Quarterly Market Update 3.31.2021

Scott Campbell |

The U.S. stock market was up 6.01% for the first quarter of 2021. 

Volatility returned to U.S. equity markets as bond yields surged.  Rising interest rates make it more expensive for companies to raise capital creating fear that future growth could be limited.  The cause of rising rates is the fear of inflation, which is bad, and the anticipation of economic growth, which is good. 

But the positive news outweighed the negative driving markets to hit new record highs.  The rollout of the vaccine has far surpassed projections.  More people in the U.S. have been vaccinated then tested positive for Covid.  Although infections have ticked up, the rate of inoculation is vastly outpacing the rise in new cases.  The passage of another $1.9 trillion in stimulus boosted equity markets, but also helped to push interest rates up.  The Fed has committed to keep interest rates low for the foreseeable future and to continue to purchase bonds at the rate of $120 billion per month which means plenty of liquidity.

We also witnessed a see-saw between “stay at home” stocks and “re-open” stocks.  “Re-open” stocks are value style companies which have been hurt the last year due to forced closures.  “Stay at home” stocks are growth style stocks which are typically technology companies.  Growth stocks have out-performed value stocks over the past several years - long before Covid.  However, as the economy starts to fully re-open the “re-open” stocks are and will do very well.  GDP growth the next two quarters is expected to be the best two back to back quarters ever recorded.  However, technology “stay at home” stocks will continue to do well though.  Our usage of the technology we have been forced to use to communicate over the last year will lessen, but people will continue to use them and these technologies will continue to evolve and develop.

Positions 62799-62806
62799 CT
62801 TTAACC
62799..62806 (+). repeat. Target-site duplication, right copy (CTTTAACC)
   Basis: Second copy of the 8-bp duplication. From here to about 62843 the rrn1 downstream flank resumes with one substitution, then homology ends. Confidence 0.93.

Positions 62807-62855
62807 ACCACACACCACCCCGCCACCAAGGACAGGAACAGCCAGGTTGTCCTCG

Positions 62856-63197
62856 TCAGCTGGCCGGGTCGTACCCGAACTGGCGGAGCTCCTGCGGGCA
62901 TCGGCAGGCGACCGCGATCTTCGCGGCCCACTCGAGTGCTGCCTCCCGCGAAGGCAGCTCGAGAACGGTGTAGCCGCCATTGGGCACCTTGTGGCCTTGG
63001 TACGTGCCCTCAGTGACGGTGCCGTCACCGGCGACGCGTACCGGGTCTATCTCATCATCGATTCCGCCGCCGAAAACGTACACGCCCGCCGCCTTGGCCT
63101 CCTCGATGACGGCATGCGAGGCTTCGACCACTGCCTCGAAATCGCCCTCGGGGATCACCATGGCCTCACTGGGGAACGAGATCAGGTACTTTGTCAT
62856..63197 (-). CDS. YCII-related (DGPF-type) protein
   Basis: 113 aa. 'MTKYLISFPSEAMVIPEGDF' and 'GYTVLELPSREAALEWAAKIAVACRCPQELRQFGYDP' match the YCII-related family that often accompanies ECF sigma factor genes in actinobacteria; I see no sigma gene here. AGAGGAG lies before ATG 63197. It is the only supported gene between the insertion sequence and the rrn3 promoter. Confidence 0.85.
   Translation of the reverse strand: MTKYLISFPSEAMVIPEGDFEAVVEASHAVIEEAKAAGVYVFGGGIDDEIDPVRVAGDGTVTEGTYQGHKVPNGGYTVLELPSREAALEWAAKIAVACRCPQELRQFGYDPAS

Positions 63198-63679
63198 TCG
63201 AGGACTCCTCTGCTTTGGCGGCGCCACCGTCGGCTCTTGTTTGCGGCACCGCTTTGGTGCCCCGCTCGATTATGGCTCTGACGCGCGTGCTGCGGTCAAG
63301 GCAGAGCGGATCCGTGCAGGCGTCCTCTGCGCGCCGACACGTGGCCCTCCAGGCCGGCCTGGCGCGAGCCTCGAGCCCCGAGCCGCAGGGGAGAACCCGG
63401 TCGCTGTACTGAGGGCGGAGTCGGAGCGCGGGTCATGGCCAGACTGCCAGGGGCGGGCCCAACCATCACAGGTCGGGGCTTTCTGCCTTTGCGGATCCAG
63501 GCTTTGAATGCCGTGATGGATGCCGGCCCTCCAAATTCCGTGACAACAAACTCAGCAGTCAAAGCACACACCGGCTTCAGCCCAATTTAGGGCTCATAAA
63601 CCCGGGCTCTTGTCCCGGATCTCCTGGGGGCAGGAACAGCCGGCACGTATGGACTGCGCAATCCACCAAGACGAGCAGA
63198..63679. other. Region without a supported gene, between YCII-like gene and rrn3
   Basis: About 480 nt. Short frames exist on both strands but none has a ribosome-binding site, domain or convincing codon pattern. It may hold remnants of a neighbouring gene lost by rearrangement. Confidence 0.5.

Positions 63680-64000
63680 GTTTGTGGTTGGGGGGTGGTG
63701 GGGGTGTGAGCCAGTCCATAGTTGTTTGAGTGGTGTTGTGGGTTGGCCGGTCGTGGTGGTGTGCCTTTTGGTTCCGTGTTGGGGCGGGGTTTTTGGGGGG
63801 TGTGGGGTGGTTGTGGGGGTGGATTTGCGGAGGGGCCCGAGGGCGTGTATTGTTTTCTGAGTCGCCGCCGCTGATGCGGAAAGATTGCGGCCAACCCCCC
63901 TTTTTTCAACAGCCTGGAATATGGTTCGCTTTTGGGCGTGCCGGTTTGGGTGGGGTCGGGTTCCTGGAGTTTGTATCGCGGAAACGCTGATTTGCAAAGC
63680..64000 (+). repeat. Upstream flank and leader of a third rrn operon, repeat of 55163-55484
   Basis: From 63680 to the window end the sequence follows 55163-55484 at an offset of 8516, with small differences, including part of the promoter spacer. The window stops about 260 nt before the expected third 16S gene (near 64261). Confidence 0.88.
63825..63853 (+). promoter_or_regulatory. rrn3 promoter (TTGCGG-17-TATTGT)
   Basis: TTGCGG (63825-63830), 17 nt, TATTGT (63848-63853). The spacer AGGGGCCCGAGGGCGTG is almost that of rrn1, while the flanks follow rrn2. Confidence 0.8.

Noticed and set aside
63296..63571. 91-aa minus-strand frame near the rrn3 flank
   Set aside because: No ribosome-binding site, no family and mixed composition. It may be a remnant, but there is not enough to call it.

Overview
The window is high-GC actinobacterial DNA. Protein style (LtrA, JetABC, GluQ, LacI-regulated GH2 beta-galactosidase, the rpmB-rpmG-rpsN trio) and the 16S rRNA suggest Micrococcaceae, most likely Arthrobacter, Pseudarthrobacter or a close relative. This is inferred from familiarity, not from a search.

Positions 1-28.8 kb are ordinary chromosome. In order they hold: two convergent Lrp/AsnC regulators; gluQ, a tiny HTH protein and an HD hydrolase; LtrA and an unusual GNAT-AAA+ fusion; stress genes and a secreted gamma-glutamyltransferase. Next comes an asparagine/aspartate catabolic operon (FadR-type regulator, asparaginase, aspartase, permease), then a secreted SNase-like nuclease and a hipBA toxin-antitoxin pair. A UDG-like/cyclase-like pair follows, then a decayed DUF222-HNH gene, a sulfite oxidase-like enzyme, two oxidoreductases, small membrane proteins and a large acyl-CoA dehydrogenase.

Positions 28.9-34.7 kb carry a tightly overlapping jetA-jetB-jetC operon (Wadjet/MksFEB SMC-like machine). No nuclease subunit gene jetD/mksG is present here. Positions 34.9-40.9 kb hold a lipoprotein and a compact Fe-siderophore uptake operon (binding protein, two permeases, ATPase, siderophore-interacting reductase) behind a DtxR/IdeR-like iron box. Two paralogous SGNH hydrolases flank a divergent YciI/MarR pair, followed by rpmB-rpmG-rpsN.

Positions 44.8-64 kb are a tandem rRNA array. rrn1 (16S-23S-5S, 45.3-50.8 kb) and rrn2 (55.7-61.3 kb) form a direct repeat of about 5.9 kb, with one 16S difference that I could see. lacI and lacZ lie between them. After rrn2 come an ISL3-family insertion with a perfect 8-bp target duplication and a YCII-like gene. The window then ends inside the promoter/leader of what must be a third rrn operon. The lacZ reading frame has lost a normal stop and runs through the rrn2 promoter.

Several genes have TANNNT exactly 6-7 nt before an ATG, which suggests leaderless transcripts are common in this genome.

U.S. fixed income markets were also rocked by rising interest rates during the first quarter.   The overall bond market was down -4.25% for the quarter.  Long term bonds were down over -10.00%, and even short term bonds were negative in the first quarter.

Please be aware that bond funds do not act like an individual bond.  When an investor purchases an individual bond, they typically hold it until maturity, when they receive their initial investment back.  Along the way the bond pays interest to the investor on a regular basis.  The interest rate is fixed for the life of the bond.

Bond funds trade bonds.  When interest rates rise, the value of bonds drop.  This occurs because new bonds are issued at the new higher rates.  Bonds already issued with the older, lower rates are sold at a discount to make up for the lower rate.

Historically instances of rising rates have been followed by bonds funds outperforming once the rising rates stabilize.  The aggregate bond index experiences modest negative returns during these periods, on average -1.35%, however, over the course of the next 12 months returns are usually very strong.

Finally, as fiscally conservative advisor who has never been comfortable with amount of government deficit spending and debt – from both sides of the aisle, I am very uncomfortable with the amount of debt the government is accumulating now.  Remember Greece?  The current national debt is greater than our annual GDP growth.   No amount of taxes can pay off the debt.  It is mathematically impossible.  When interest rise, and they will eventually rise, the interest payments on our debt will be the government’s largest expense.  This will make it very difficult for the government to fund programs, like Social Security and Medicare, which are already experiencing the “death spiral”.  Now, more than ever it is crucial for workers to save for their retirement years.

Please contact me with any questions.